19 May 2016
It’s weird that the world still gets amazed when they come across a person who might be either physically disable or living with some mental disability. It is weird because at this stage the world is in, we do not appreciate them. Human beings should know by now that we all are blessed with innate creativity; no matter your physical condition. Besides this, the world has witnessed a whole lot of outstanding achievements by this category of special people.
It is no longer news that every day since forever, these people are rising above their challenges and making ends meet with their creativity.
Disability in art is amazing and refined. It exists in visual arts, fine arts, performing arts etc. It is eye opening every day. It is important that children living with any form of such disability are not criticised or discriminated against. Rather they should be taught that they can do anything the average man without disability can do and even better. Though this takes a little courage, here are a few legendary proofs:
1. For Chandivali based painter, it was first seen as a hobby. But since then, it has grown remarkably into a profession. His name is Bandenawaz Nadaf and he paints with his feet due to the fact that he was born with a defect in both his upper limbs. He has since turned it into a means of livelihood for himself. In April 2015, he painted with his feet for a live audience in Goregoan, India. He attributes a lot of his success to his teacher who realized his talent when he was just 14 and saw him through. He particularly does nature and portrait paintings.
2. Born with autism in 1974, Stephen Wiltshire has never seen his autism as a barrier or boundary. He began drawing detailed sketches at 10, a year after he began to talk. He developed this art and has since become a world famous architectural artist.
3. For Lisa Fittipaidi, it was not until she lost her sight that she learned to paint and wrote a book. Amazing what creativity people will churn out in the face of difficulty. Her art works involve a lot of colour detail – with regard to this; she says she can tell a colour just by feeling the texture of the paint.
4. After a car accident left him without arms or legs in 1976 at the age of 16, Michael Monaco learned how to draw and paint with his pencil and paint brush in his mouth
5. Though Sawpna Augustine was born with no arms, she has taken to exhibiting her innate creativity by painting and drawing with her feet. She received ample support from her parent in her painting career.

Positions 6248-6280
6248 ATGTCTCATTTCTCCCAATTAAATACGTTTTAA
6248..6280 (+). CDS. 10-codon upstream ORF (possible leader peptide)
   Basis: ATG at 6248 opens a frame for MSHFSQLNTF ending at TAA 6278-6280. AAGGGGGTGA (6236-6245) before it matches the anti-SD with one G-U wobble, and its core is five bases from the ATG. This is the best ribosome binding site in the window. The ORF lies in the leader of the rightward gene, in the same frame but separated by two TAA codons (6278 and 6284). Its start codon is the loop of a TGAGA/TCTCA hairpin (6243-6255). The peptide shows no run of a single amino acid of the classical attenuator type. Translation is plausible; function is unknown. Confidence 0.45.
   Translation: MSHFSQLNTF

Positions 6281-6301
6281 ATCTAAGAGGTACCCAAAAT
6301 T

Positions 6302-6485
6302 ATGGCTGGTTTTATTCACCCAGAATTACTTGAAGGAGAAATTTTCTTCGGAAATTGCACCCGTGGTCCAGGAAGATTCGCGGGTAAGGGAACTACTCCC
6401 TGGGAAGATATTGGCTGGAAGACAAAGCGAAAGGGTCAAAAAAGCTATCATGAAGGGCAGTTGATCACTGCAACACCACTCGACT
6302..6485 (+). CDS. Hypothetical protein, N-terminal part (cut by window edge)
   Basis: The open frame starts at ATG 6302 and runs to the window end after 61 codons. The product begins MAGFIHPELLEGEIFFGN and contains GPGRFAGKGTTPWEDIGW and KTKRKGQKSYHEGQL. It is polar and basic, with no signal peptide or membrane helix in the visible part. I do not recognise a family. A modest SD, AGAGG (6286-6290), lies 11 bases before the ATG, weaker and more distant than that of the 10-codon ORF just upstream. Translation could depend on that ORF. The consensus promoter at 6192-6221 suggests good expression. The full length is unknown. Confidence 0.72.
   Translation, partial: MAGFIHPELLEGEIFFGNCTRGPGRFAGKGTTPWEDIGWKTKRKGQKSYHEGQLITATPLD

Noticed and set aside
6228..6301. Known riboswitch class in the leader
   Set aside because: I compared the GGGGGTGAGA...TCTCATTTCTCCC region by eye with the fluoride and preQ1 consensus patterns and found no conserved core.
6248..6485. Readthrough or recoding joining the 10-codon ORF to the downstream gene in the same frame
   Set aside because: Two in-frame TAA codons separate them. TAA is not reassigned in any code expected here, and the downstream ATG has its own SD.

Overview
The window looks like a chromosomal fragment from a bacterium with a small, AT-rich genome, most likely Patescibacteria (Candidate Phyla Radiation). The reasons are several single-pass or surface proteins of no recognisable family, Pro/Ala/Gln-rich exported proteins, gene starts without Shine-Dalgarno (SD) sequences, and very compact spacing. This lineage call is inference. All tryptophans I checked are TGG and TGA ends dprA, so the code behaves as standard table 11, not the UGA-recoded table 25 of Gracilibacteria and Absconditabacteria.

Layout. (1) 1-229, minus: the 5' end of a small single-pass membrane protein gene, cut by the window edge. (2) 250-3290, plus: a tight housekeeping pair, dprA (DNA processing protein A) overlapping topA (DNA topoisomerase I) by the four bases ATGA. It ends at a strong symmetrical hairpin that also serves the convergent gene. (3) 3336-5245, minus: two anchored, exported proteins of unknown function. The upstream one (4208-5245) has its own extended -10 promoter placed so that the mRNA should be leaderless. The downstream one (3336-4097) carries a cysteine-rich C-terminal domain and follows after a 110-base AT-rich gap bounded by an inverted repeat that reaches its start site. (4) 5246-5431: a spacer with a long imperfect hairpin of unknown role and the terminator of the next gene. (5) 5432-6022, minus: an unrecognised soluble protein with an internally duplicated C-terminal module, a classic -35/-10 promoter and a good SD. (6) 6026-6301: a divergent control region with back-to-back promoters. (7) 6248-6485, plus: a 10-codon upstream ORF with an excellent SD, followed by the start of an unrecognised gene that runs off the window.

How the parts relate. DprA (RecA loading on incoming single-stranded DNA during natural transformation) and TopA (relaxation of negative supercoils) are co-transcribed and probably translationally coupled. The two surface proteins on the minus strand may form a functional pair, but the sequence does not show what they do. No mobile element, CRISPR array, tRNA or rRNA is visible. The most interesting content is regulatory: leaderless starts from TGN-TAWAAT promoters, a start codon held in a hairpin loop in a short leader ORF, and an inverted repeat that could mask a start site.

6. The late author, poet and painter, Christy Brown was born with cerebral palsy. His left leg is the only part of his body that responds to his will. He was able to write and paint with the toes of his foot. Cerebral Palsy is a neurological disorder. During his life time, he was very keen on arts and literature and used to write and draw himself. His book: ‘My Left Leg’ was a literary sensation. It was even adapted into a film.
7. If you didn’t know, you read it here. One of the most amazing composers of all time, Beethoven was deaf during the last decade of his life. Despite his disability, he continued to compose beautiful music throughout this time. His hearing began deteriorating when he was a youth. He was a crucial figure in the transition between classical and romantic eras in western art music.
8. Nigeria’s very own Cobhams Asuquo was born in 1981. He was born blind but like Stevie Wonder he has produced amazing music. He is an amazing producer, songwriter and vocalist. He is one of Nigeria’s finest artistes. When he plays the keyboard, it is almost a divine experience.
9. Despite Sudha Chandran’s disability which resulted after an accident left her with one leg, she is one of the most acclaimed and influential dancers in India.
The list is virtually endless. According to Petra Klippers, “disability culture is the difference between being alone, isolated and individualated with physical, cognitive, emotional or sensory differences that in our society invites discrimination and reinforces that isolation – the difference between all that and being in a community, naming oneself part of a larger group, a social movement or a subject position in modernity can help to focus energy and to understand that solidarity can be found precariously in improvisation always on the verge of collapse”
This is spot on.